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Coventry University and

The University of Wisconsin Milwaukee Centre for By products Utilization,


Second International Conference on Sustainable Construction Materials and Technologies
June 28 June 30, 2010, Università Politecnica delle Marche, Ancona, Italy.
Main Proceedings ed. J Zachar, P Claisse, T R Naik, E Ganjian. ISBN 978 1 4507 1490 7
http://www.claisse.info/Proceedings.htm

Sustainable Use of Resources – Recycling of Sewage


Treatment Plant Water in Concrete

Marcia Silva1 and Tarun R. Naik2


1
Great Lakes WATER Institute, University of Wisconsin-Milwaukee- 600 East Greenfield
Avenue, Milwaukee, WI 53204-2944, USA, Tel: (414) 382-1747, E-mail:
<msilva@uwm.edu>.
2
UWM Center for By-Products Utilization- University of Wisconsin-Milwaukee. Department
of Civil Engineering and Mechanics, P. O. Box 784, Milwaukee, WI 53201-0784, USA, Tel:
(414) 229- 6696, E-mail: <tarun@uwm.edu>.

ABSTRACT

Concrete is the most widely used construction material in the world. Production of portland
cement used in concrete produces over 2.5 billion tons of carbon dioxide and other green-
house gases worldwide. In addition, concrete is one of the largest water consuming
industries. Approximately 150 liters of water is required per cu. m. of concrete mixture,
without considering other applications of water at the concrete industry. Water is a critical
environmental issue and water supplies and water quality are becoming more limited
worldwide. This paper presents an overview of the current state of knowledge about the use
of reclaimed water, especially partially processed sewage treatment plant water in concrete.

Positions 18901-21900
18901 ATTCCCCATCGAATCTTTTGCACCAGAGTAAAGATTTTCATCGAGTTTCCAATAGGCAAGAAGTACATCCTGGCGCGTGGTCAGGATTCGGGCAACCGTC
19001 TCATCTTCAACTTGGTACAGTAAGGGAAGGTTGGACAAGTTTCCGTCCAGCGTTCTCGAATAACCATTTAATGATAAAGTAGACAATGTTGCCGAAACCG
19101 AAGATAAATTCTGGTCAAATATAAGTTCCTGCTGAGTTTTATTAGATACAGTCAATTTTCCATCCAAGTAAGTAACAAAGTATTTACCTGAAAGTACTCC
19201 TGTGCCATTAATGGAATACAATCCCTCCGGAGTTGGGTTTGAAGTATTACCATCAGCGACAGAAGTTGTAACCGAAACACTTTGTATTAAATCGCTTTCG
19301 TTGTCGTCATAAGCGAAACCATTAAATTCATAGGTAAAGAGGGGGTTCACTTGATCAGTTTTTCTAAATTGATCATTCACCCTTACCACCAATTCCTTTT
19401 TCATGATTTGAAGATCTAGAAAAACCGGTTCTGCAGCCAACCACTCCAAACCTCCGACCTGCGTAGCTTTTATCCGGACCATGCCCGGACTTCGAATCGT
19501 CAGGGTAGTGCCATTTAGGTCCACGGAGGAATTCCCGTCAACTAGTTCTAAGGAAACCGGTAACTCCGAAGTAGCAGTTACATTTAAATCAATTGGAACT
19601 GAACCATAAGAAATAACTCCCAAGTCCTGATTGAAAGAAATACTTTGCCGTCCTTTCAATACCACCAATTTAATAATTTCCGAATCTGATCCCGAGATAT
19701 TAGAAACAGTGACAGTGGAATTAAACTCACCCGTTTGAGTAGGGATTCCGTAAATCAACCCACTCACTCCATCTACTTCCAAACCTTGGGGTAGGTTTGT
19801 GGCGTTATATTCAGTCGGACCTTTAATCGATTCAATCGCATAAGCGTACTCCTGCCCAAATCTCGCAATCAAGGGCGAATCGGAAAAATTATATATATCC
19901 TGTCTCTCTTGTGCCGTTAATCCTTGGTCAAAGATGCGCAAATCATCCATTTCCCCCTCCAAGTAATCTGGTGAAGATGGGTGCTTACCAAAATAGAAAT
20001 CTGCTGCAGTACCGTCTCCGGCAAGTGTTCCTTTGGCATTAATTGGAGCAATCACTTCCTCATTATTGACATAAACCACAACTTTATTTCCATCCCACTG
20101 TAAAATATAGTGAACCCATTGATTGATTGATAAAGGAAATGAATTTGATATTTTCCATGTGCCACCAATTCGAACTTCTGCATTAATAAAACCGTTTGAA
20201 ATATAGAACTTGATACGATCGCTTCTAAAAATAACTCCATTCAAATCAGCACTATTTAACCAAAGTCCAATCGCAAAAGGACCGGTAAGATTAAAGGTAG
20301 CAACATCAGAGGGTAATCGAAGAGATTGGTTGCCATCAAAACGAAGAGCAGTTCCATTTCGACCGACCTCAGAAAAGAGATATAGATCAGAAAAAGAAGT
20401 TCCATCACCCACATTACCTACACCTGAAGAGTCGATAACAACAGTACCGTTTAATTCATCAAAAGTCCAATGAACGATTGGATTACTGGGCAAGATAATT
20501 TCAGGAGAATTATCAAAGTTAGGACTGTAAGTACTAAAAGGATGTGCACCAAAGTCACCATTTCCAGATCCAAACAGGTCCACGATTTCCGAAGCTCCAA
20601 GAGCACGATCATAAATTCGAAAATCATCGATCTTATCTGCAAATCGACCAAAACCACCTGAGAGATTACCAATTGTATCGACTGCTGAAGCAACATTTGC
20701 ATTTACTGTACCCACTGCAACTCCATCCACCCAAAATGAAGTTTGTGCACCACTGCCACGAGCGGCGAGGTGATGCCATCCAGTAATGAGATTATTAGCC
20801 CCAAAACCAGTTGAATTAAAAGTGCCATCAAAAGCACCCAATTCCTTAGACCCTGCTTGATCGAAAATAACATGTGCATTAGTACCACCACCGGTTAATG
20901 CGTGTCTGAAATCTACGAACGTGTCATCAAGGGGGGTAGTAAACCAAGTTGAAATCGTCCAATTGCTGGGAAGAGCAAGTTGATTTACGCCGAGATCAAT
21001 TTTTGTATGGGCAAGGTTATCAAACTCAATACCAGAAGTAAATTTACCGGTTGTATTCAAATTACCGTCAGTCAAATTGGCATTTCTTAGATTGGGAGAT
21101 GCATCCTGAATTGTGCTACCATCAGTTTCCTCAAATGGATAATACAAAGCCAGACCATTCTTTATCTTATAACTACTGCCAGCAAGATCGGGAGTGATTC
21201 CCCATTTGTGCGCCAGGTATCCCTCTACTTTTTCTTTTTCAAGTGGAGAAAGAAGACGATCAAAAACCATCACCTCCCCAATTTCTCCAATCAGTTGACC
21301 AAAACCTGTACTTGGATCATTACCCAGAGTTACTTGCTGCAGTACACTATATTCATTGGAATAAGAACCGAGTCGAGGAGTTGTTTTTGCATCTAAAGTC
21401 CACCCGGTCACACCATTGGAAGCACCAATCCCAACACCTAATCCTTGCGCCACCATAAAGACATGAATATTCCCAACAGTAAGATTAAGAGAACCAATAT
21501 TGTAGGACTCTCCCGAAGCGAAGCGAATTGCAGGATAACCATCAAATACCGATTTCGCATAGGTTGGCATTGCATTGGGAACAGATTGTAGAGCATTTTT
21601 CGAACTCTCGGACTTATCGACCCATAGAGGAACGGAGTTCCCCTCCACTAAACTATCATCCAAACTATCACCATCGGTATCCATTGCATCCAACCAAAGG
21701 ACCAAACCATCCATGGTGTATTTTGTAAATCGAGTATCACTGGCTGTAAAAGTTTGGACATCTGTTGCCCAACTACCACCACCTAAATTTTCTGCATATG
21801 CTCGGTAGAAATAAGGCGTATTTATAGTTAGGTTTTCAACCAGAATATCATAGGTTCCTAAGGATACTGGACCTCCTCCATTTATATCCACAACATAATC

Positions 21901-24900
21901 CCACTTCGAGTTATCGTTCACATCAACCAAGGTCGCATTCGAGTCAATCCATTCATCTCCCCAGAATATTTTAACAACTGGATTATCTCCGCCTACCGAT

On the basis of identified knowledge, an initial laboratory investigation was conducted. A
detailed research agenda has also been developed for additional knowledge on this topic in
order to understand and to reduce the environmental impacts of the concrete industry.

INTRODUCTION

Because concrete is the most widely used material worldwide, concrete industries have the
environmental and societal responsibility to contribute to sustainable development. The
concrete industry is a significant contributor to air pollution and also a consumer of vast
quantities of natural materials, including water. For each ton of cement produced, one ton of
CO2 and other green-house gases (which contribute to global warming), is released into the
atmosphere. Worldwide, the cement industry produced about 1.4 billion tons CO2 in 1995,
which caused the emission of as much CO2 gas as 300 million automobiles (almost 7% of the
CO2 production worldwide) [Malhotra 2000, Naik 2007].

There is a general appearance that concrete is not environmentally friendly or attuned with
sustainable development, due to high volumes of material needed to produce the billions of
tons of concrete worldwide each year, CO2 emissions caused during the production of
portland cement, high energy requirements, water consumption, and generation of
construction and demolition waste [Meyer 2002, Meyer 2009]. Fortunately, the sustainable
development concept was adopted by the American Society of Civil Engineers (ASCE) Code
of Ethics, in which it states that engineers should follow principles of sustainable
development in the performance of their professional duties [ASCE, 2006]. This concept was
implemented to the Code of Ethics of November 1996 and it states that the sustainable
development should meet human needs while conserving and protecting the environment and
natural resources necessary for the future.

The need of a sustainably developed and environmental friendly concrete industry is